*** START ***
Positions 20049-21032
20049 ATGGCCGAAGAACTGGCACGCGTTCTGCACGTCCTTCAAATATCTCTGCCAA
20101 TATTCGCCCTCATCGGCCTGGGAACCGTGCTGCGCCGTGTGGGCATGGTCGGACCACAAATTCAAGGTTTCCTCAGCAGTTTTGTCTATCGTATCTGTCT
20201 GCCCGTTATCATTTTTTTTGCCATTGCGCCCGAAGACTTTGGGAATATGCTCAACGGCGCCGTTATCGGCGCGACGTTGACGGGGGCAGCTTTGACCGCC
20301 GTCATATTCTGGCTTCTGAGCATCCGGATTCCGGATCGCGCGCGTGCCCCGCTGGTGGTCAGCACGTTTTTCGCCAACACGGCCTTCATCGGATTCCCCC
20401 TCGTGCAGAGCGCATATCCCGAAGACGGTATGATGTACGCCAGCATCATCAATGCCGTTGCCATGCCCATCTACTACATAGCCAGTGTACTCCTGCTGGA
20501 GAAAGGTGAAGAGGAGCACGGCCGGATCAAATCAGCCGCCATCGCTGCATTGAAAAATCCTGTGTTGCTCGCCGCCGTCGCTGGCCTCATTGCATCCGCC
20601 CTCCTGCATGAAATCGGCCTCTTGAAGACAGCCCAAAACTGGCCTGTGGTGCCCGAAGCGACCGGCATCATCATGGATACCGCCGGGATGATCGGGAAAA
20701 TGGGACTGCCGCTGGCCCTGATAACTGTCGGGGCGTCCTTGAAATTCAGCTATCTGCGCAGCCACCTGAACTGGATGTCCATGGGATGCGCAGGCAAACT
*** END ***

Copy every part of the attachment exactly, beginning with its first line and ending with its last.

Positions 20049-21032
20049 ATGGCCGAAGAACTGGCACGCGTTCTGCACGTCCTTCAAATATCTCTGCCAA
20101 TATTCGCCCTCATCGGCCTGGGAACCGTGCTGCGCCGTGTGGGCATGGTCGGACCACAAATTCAAGGTTTCCTCAGCAGTTTTGTCTATCGTATCTGTCT
20201 GCCCGTTATCATTTTTTTTGCCATTGCGCCCGAAGACTTTGGGAATATGCTCAACGGCGCCGTTATCGGCGCGACGTTGACGGGGGCAGCTTTGACCGCC
20301 GTCATATTCTGGCTTCTGAGCATCCGGATTCCGGATCGCGCGCGTGCCCCGCTGGTGGTCAGCACGTTTTTCGCCAACACGGCCTTCATCGGATTCCCCC
20401 TCGTGCAGAGCGCATATCCCGAAGACGGTATGATGTACGCCAGCATCATCAATGCCGTTGCCATGCCCATCTACTACATAGCCAGTGTACTCCTGCTGGA
20501 GAAAGGTGAAGAGGAGCACGGCCGGATCAAATCAGCCGCCATCGCTGCATTGAAAAATCCTGTGTTGCTCGCCGCCGTCGCTGGCCTCATTGCATCCGCC
20601 CTCCTGCATGAAATCGGCCTCTTGAAGACAGCCCAAAACTGGCCTGTGGTGCCCGAAGCGACCGGCATCATCATGGATACCGCCGGGATGATCGGGAAAA
20701 TGGGACTGCCGCTGGCCCTGATAACTGTCGGGGCGTCCTTGAAATTCAGCTATCTGCGCAGCCACCTGAACTGGATGTCCATGGGATGCGCAGGCAAACT